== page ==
Monday, July 18, 2005

Winning the hearts and minds

It seems that things are getting worse in Iraq, almost by the day, with a number of people talking about civil war and chaos, including Ali al-Sistani. The flypaper theory hasn't worked out so well, as it turns out - witness the bombings in London. And even if it were true that the terrorists were doing what the administration wanted - going to Iraq and lining up in front of U.S. soldiers to be shot while throwing flowers at them - the likelihood of them doing no harm to the Iraqis in the process seems low.

In any event, any war must include propaganda - even wars that were fairly popular, such as the Milagro-Beanfield War, or the War of the Roses, or Wargames. So some time back, you might remember, George Bush took dramatic action: he appointed Karen Hughes to be in charge of our outreach to the Arab and Islamic world, doing so because of her qualifications including loyalty, sycophancy, and general servility. (She doesn't seem to have started yet, but hey, not like there's a war going on.)

So the administration is concerned about our image in the world. And given the general control that the White House has over the Republican party - witness the politicians sent out to defend Rove - one might think they could exercise some discipline in the ranks. But then there's Tom Tancredo. I once thought he was an intriguing character, largely because his unabashed dislike of brown people might help to throw a wrench in the Republican efforts to win over Latinos. Turns out, though, that his dislike doesn't only apply to immigrant groups loathed by the basest base of all - he actually said that if terrorists used a nuclear weapon on the U.S., we might respond by, say, nuking Mecca.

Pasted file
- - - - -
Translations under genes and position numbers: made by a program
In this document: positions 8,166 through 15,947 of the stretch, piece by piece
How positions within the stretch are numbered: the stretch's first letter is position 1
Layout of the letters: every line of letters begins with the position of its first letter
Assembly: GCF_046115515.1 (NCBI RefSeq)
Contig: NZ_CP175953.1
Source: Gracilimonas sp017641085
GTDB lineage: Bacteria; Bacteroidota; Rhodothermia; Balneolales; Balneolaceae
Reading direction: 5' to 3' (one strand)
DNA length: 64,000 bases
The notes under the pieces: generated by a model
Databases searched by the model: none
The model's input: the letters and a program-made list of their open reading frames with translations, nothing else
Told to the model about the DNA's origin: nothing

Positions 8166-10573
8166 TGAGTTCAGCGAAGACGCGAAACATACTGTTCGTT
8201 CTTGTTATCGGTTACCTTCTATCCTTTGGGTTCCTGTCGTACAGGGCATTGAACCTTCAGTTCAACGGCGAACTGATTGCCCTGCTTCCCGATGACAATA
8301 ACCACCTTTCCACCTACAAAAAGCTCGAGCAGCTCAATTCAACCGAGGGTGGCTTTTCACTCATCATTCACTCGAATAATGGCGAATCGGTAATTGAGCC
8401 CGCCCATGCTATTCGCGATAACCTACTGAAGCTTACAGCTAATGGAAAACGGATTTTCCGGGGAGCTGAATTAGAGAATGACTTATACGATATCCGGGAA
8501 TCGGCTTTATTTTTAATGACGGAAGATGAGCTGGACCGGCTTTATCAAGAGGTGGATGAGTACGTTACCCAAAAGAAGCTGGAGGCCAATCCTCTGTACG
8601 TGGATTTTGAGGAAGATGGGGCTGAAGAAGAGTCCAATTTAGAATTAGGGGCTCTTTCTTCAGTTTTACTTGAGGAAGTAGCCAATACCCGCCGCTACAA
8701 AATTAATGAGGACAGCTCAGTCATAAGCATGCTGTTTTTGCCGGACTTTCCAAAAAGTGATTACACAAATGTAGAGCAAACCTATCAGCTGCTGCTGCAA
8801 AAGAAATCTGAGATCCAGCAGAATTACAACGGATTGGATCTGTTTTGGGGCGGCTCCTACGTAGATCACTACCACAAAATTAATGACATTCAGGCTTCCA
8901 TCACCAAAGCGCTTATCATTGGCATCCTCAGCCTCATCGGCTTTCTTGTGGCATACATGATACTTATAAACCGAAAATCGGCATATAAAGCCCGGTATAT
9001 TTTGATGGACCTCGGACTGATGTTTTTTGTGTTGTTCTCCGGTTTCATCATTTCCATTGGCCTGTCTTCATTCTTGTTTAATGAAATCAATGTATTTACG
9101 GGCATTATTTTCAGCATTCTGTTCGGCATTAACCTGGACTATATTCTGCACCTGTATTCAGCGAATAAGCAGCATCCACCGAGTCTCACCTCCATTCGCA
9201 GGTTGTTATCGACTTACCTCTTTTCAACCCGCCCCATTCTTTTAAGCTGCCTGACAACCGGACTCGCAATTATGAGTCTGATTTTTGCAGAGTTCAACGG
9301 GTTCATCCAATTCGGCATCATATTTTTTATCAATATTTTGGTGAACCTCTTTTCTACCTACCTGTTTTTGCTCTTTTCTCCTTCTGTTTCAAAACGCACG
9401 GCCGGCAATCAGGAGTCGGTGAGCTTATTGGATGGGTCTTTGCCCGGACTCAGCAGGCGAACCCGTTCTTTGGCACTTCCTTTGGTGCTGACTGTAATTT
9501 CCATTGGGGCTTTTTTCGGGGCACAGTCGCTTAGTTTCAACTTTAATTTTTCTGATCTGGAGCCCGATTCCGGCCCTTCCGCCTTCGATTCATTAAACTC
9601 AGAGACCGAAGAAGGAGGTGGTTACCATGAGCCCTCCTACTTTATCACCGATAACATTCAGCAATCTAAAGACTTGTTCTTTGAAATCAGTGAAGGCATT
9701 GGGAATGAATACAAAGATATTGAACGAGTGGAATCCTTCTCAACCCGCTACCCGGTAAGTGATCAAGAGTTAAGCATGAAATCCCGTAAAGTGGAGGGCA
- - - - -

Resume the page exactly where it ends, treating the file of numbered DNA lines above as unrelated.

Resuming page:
"Talk show host Pat Campbell asked the Littleton Republican how the country should respond if terrorists struck several U.S. cities with nuclear weapons.
"Well, what if you said something like -- if this happens in the United States, and we determine that it is the result of extremist, fundamentalist Muslims, you know, you could take out their holy sites," Tancredo answered.
"You're talking about bombing Mecca," Campbell said.
"Yeah," Tancredo responded.
The congressman later said he was "just throwing out some ideas" and that an "ultimate threat" might have to be met with an "ultimate response."

Some fun could be had with this - Bush could be asked if he condemned this, Dean could talk about Republican congressmen advocating mass-murder, etc., etc., but in all serious, this is not good. When that Boykins chap was saying, "My god is the true god, Islam's is an idol," you can bet your bottom dollar that it got all sorts of mileage in the Islamic world - and rightly so. Now you've got someone who was actually elected to Congress appearing to advocate the nuclear annihilation of Mecca based on the behavior of terrorists.

I suppose it might be funny if it weren't so fucked up. Any time someone criticizes the war effort, or talks about how repugnant the behavior of some US troops guarding unarmed prisoners has been, the chattering masses of Brooks, Leos, Broders, and Limbaughs scream bloody murder - why? It is a propaganda weapon, they say - it puts our troops at risk. Here you've got a member of the president's party, who is an elected official, doing something with a lot more negative propaganda value than what Durbin did. And I would be willing to bet money that he doesn't much more than a slap on the wrist from the powers that be in the Republican party, and that Rush Limbaugh and his ilk see his rhetoric and up him a Medina.

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